User talk:BenHochstedler

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Hello, BenHochstedler, and welcome to Wikipedia! Thank you for your contributions. I hope you like the place and decide to stay. Here are a few links to pages you might find helpful:

Please remember to sign your messages on talk pages by typing four tildes (~~~~); this will automatically insert your username and the date. If you need help, check out Wikipedia:Questions, ask me on my talk page, or ask your question on this page and then place {{help me}} before the question. Again, welcome! Ashbeckjonathan (talk) 03:01, 29 September 2013 (UTC)

Strauss quote[edit]

Hey, just thought we'd talk about the alleged Strauss quote on the Operation Plowshare page. The book you provided does not give a supporting reference for this specific "in february.." quote allegedly said by Strauss. For quotes on wikipedia it is important to have the original, especially for one as important as this.

I am willing to help you search for this alleged quote "in february...", but I have never found the actual thing. Only others alleging he said this. If we can find the very earliest publishing of this alleged quote we might be able to (A)find Strauss himself saying this or (B) find that it was entirely fabricated/has no real substance to stand on. Ping me/write something on my talk page, if you wish to respond. Boundarylayer (talk) 22:46, 30 August 2015 (UTC)

Yes, makes sense Boundarylayer. Where have you searched for it so far? The book I referenced starts the sentence with "As Strauss noted in February...". The preceding paragraph references the commission's "semiannual report to Congress in January 1958". Other mentions of Strauss making statements in Feb 1958 or hearings being held are on p 447, and 474 it seems. p.474's quotation: Senate Subcommittee of the Committee on Foreign Relations, Hearings on Control and Reduction of Armaments, Feb. 28-April 17, 1958, Washington: Government Printing Office, 1958) pp.1336-64. I can't find that available online. Unless you can find it, looks like someone would need to go to the Library of Congress and pull up a physical copy of that to confirm the quote. Until then, what's the proper way to add this primary reference as the suspected reference?
Any luck with the Library of Congress? I took the liberty to add your reference for you. Any questions, don't hesitate to ask.
Ultimately my skepticism that he said this is derived from reading many accounts of the scientists who, as far as I can tell, seem to have genuinely believed that humanitarian and economically competitive uses were possible. Strauss' quote on the other hand, while it may indeed someday be corroborated, appears to go against the considerable work these men put into that aim. Some of them spent years working on these applications and some still do with Project PACER, so for it all to be one grand conspiracy to generate an atmosphere accepting of further nuclear weapons testing seems to go against the grain of the evidence. Evidence that includes the greater pursuit of peaceful applications in the USSR. In saying that however, there obviously is overlap in design codes for peaceful nuclear explosive devices and nuclear weapons, so it goes without saying that it was "dual-use" technology, but for it all to have been a ruse, as a cloak to conceal further weapons testing? My incredulity is very high to say the least.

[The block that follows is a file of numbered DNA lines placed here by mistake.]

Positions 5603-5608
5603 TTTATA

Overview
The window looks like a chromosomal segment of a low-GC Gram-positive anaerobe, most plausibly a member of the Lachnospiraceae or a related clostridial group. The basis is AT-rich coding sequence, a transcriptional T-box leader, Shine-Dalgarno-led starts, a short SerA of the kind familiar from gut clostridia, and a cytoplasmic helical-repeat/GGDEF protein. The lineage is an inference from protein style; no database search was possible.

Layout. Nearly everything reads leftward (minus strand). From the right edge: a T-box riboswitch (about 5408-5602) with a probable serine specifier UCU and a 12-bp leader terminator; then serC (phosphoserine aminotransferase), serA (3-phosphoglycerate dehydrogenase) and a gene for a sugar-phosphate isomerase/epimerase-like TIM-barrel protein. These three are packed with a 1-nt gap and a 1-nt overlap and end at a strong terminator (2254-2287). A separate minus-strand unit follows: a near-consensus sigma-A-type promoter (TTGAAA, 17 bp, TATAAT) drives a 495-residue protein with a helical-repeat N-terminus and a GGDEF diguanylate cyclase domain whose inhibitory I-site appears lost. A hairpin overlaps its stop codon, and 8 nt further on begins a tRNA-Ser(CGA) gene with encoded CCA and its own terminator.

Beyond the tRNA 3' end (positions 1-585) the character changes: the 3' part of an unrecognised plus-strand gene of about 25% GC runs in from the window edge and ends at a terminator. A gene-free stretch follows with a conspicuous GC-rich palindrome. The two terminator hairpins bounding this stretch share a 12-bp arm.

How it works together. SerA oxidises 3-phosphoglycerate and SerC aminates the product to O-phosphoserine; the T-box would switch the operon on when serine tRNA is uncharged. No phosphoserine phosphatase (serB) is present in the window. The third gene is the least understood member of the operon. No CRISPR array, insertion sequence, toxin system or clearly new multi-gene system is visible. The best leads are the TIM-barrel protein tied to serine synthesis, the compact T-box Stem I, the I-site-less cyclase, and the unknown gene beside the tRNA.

It would be like saying that the local metal-mine down the road is pursuing chemical explosive rock-fracturing merely because they want to clandestinely use the data to further the development of offensive high explosive munitions.
While sure, the chemistry and effects data derived from peaceful rock blasting has most definitely found its way into actual military explosives and applications, to say this is the only reason why a company uses explosives in blasting, is just down-right preposterous. They do it because it's cheaper than alternatives plain and simple and the explosives used are as cheap as possible, not the most militarily significant high-density explosives used in military warheads etc.
In any case, I hope you receive this in good health,
Boundarylayer (talk) 12:59, 2 December 2016 (UTC)
Thank you for the detailed followup, Boundarylayer. I haven't been to DC since we discussed this, so no progress there. I appreciate your explanation, and better understand the significance of the quote. I might return to DC within a couple years to visit family, but until then there isn't much I can do.
Peace to you,
BenHochstedler (talk) 15:36, 15 January 2017 (UTC)
Visiting family is always a fun decision to make! I just hope that you'll take a spin into the library when you get there. Perhaps Strauss did say it to convince "hawks" of supporting the notion for military reasons. I wouldn't put that past him. Though I am also skeptical that he ever said such a thing.
In any case, stay safe till then, all will be revealed in time
Boundarylayer (talk) 04:53, 19 February 2017 (UTC)

April 2016[edit]

Information icon Welcome to Wikipedia. Everyone is welcome to contribute constructively to the encyclopedia. However, talk pages are meant to be a record of a discussion; deleting or editing legitimate comments, as you did at Talk:Mennonite, is considered bad practice, even if you meant well. Even making spelling and grammatical corrections in others' comments is generally frowned upon, as it tends to irritate the users whose comments you are correcting. Take a look at the welcome page to learn more about contributing to this encyclopedia. Thank you. Walter Görlitz (talk) 02:30, 11 April 2016 (UTC)

Ah, thank you for the information Walter. I appreciate it! :-) BenHochstedler (talk) 02:41, 11 April 2016 (UTC)